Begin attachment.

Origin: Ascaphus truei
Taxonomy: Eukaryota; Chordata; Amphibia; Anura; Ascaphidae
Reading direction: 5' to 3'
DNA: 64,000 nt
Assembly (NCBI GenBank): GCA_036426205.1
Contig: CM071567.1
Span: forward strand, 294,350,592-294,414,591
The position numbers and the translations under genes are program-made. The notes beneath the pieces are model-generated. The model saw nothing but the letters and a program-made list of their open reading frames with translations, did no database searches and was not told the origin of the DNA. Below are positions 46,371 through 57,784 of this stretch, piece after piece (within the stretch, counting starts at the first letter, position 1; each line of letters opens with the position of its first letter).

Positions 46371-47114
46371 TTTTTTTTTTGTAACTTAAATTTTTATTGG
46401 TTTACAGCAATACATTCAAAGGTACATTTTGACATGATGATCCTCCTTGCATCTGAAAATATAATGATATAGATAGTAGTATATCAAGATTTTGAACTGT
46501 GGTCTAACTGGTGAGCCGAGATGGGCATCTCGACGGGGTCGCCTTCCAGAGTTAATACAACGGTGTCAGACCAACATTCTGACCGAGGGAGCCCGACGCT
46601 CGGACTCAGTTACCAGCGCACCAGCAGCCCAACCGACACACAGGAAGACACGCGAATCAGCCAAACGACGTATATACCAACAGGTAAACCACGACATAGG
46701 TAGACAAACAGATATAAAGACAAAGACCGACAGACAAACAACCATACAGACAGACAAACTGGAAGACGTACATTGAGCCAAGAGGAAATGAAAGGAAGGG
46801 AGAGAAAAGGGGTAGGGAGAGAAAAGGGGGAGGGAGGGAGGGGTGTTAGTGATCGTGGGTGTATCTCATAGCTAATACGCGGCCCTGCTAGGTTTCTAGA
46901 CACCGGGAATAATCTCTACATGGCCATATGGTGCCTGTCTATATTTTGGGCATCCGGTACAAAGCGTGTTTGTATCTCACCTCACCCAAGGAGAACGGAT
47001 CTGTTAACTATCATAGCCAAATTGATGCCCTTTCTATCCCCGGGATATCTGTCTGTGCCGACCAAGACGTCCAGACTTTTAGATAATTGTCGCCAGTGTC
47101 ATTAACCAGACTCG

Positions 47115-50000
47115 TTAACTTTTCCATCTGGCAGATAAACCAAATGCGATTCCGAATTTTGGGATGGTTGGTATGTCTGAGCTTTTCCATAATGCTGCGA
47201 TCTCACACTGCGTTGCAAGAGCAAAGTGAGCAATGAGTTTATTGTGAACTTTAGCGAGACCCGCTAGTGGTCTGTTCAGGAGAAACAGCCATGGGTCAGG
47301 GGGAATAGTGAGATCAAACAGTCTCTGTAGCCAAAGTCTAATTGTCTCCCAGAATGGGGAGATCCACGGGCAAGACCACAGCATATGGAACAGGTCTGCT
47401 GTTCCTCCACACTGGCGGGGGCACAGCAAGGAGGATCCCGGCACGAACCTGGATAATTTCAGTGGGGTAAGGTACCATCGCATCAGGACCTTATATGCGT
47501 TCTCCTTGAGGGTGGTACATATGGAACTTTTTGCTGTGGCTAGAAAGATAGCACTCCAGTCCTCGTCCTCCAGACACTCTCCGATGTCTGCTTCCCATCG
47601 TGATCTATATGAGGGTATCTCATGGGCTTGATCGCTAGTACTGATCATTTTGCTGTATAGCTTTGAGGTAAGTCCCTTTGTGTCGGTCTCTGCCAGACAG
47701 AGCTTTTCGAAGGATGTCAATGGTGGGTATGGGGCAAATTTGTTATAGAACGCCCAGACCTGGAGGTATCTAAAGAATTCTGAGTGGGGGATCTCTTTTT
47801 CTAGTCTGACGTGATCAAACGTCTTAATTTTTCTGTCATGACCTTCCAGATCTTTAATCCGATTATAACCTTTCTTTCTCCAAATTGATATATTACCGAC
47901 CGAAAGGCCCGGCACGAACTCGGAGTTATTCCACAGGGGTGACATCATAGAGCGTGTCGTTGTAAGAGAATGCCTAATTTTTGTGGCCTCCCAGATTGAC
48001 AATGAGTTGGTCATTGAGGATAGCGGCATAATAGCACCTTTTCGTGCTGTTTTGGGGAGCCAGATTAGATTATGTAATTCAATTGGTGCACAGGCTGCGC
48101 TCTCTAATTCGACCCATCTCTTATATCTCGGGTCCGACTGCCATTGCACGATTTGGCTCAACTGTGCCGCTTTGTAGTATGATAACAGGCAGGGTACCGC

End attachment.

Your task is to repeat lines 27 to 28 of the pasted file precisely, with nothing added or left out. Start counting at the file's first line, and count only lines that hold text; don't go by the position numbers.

47801 CTAGTCTGACGTGATCAAACGTCTTAATTTTTCTGTCATGACCTTCCAGATCTTTAATCCGATTATAACCTTTCTTTCTCCAAATTGATATATTACCGAC
47901 CGAAAGGCCCGGCACGAACTCGGAGTTATTCCACAGGGGTGACATCATAGAGCGTGTCGTTGTAAGAGAATGCCTAATTTTTGTGGCCTCCCAGATTGAC